Paul Ronto, an ultra-runner and a staff writer at RunRepeat.com, with Vania Nikolova, Ph.D. in mathematics, and the International Association of Ultrarunners (IAU), just released a new, exciting report—The State of Ultra Running 2020. It’s the first-ever comprehensive look at this rapidly-growing segment of the running world.
Over a period of five months, they analyzed 23 years of trends including 5,010,730 race results from 15,451 races around the world. It’s the largest data set of ultra-distance races ever compiled. There were just 34,401 ultra running participations back in 1996 and now they are 611,098.
They captured data for participation by country, by distance, participation by gender, average pace, gender differences in pace, pace differences by country, age and pace, and much more. It includes lots of charts and graphs.
Here are ten statistics that caught my attention. I provide these tidbits to peak your interest in reading the whole report.
- Participation has increased by 1676% in the last 23 years from 34,401 to 611,098 yearly participations and 345% in the last 10 years from 137,234 to 611,098. There have never been more ultra-runners.
- There have never been more women in ultrarunning. 23% of participants are female, compared to just 14% 23 years ago.
- Ultra-runners have never been slower across distance, gender and age group. The average pace in 1996 was 11:35 min/mile, currently, it is 13:16 min/mile. The average runner has added 1:41 min/mile to their average pace, which is a slowdown of 15% since 1996. We don’t believe that individual runners have become slower, but that these distances are attracting less prepared runners now because the sport is more mainstream.
- The majority of participants run one ultra per year, but there is a definite rise in the average number of runs per year – from 1.3 per year to 1.7 races per year.
- In 1996, only 14% of runners participated in multiple races a year, now 41% of participants run more than one event per year. There is also a significant increase in the % of people who run 2 races a year, 17.2% (from 7.7% to 24.9%) and 3 races, 6.7% (from 2.8% to 9.5%).
- Even though the % of women in ultrarunning is still small, it has actually never been higher. Over the last 23 years, the % of female participants relative to men has increased by 64% (a nominal increase of 9%).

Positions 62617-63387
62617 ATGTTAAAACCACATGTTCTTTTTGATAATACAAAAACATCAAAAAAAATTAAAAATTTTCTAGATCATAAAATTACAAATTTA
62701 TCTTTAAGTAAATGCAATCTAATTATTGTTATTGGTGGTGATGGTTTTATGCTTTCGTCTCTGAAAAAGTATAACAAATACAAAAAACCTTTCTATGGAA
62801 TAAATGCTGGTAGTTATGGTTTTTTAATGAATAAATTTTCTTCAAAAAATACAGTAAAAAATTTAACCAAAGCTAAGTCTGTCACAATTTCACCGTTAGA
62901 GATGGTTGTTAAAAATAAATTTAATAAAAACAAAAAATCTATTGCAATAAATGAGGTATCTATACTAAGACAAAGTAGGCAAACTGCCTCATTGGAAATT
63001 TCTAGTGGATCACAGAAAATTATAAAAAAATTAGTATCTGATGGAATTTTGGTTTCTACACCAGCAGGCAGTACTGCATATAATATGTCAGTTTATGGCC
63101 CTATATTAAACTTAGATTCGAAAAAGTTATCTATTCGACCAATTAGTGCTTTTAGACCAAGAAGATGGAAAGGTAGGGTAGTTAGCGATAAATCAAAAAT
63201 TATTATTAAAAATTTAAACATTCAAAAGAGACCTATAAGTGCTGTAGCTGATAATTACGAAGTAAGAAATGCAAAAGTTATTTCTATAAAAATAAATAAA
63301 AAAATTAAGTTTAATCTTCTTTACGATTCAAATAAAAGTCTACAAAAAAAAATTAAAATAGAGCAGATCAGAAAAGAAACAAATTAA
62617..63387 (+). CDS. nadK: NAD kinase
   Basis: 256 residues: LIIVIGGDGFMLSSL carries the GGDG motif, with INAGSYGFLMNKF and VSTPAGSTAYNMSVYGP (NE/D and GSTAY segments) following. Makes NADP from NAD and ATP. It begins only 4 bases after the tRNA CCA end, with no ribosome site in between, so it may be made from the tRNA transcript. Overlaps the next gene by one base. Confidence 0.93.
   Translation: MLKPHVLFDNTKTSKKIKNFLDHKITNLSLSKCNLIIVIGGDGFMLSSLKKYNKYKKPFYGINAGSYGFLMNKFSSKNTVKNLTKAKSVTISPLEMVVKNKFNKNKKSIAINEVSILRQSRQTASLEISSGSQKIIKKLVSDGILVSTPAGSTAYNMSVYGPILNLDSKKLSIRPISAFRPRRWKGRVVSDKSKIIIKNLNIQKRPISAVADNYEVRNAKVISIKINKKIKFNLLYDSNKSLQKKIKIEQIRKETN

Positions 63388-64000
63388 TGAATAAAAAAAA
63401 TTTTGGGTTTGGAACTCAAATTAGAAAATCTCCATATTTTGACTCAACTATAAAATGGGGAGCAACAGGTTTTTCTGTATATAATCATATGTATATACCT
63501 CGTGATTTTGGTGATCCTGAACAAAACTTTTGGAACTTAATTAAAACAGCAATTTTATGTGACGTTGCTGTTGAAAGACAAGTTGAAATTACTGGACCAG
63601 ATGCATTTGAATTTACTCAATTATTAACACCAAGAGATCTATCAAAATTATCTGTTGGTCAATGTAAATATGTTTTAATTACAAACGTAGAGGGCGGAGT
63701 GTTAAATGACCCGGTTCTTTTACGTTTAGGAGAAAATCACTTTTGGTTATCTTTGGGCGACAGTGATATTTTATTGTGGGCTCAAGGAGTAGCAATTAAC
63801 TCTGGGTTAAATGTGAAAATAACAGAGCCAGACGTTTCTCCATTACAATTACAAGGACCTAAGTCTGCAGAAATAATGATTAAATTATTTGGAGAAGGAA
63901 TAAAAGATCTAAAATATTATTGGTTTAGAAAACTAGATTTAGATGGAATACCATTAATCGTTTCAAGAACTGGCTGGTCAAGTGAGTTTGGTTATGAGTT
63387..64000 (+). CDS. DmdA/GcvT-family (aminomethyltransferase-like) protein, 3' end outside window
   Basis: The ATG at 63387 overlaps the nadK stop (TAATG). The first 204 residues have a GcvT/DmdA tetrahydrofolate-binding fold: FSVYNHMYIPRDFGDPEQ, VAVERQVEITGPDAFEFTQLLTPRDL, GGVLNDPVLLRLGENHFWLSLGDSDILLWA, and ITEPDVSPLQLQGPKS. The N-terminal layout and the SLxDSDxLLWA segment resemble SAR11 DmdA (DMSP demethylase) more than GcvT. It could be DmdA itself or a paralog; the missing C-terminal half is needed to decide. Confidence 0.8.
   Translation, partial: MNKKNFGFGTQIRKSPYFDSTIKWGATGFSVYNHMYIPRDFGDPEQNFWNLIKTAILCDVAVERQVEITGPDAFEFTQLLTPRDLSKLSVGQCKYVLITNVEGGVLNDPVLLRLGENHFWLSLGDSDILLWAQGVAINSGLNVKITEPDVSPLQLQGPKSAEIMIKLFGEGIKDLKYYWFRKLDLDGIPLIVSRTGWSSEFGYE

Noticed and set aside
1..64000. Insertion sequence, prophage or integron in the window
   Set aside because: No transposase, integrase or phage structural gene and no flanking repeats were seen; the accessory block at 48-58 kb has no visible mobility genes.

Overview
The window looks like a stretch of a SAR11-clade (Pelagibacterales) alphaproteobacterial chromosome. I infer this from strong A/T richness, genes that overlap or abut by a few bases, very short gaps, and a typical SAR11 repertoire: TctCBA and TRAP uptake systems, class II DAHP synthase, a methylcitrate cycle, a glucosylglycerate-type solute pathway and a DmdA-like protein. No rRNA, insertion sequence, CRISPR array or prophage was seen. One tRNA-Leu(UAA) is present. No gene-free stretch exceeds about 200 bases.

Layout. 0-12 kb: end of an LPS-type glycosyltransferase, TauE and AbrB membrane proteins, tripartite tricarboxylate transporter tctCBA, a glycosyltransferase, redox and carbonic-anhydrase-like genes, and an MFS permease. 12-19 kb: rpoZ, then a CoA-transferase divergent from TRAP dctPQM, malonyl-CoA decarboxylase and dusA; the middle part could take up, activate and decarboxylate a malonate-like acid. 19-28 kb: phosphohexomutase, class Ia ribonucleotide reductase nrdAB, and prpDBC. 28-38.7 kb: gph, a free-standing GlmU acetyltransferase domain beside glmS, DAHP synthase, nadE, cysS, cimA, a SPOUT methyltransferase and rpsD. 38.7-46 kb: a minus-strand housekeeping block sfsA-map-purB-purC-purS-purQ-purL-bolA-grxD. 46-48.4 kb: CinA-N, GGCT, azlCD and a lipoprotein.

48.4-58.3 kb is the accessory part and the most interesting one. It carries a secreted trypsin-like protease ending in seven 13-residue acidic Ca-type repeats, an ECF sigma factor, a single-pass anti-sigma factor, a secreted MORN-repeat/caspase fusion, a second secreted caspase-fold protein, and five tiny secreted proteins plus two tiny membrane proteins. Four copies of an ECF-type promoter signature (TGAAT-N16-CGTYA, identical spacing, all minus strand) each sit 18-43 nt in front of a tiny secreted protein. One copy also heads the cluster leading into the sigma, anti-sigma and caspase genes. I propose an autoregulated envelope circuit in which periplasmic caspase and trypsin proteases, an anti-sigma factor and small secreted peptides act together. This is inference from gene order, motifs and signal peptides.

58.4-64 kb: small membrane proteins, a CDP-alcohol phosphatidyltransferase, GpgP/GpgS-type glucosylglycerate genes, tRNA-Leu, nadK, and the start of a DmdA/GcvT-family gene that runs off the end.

- The longer the ultra-distance is, the better the pace of both female and male runners.
- People in Europe travel a lot more to foreign counties than the people in the US. This is due to the proximity of such countries and the open borders in the EU.
- Most ultrarunners choose a shorter distance for their debut in ultra-running. Then they challenge themselves more and more until their 15th race. After that with age and experience, they start choosing shorter distances, and we can extrapolate that they run more for pleasure than for achievement.
- The pace of the ultra-runners changes during their careers. In the beginning, despite the fact that they are running shorter races, their pace is quite slow. With experience, it gets better and better in their first 20 races. After that runners, get set in their comfortable pace, and it stays quite stable.
Here’s the link to access The State of Ultra Running 2020.
Thank you, Paul Ronto, Vania Nikolova, with the help of RunRepeat.com, and the International Association of Ultrarunners (IAU) for this comprehensive report.
About the researchers
The study is a product of collaboration between Paul Ronto and Vania Nikolova. Ronto is an avid runner with 6 marathons under his belt and RunRepeat’s Content Director. Nikolova holds a Ph.D. in Mathematical Analysis.
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About the International Association of Ultrarunners
The International Association of Ultrarunners (IAU) is an organization that is operating under the patronage of the IAAF and is dedicated to develop ultradistance running internationally within the IAAF Rules & Regulations. As the international governing body for ultradistance running, one of our main objectives is to promote and develop long-distance running worldwide by encouraging specific activities in each of the IAAF Continental Areas.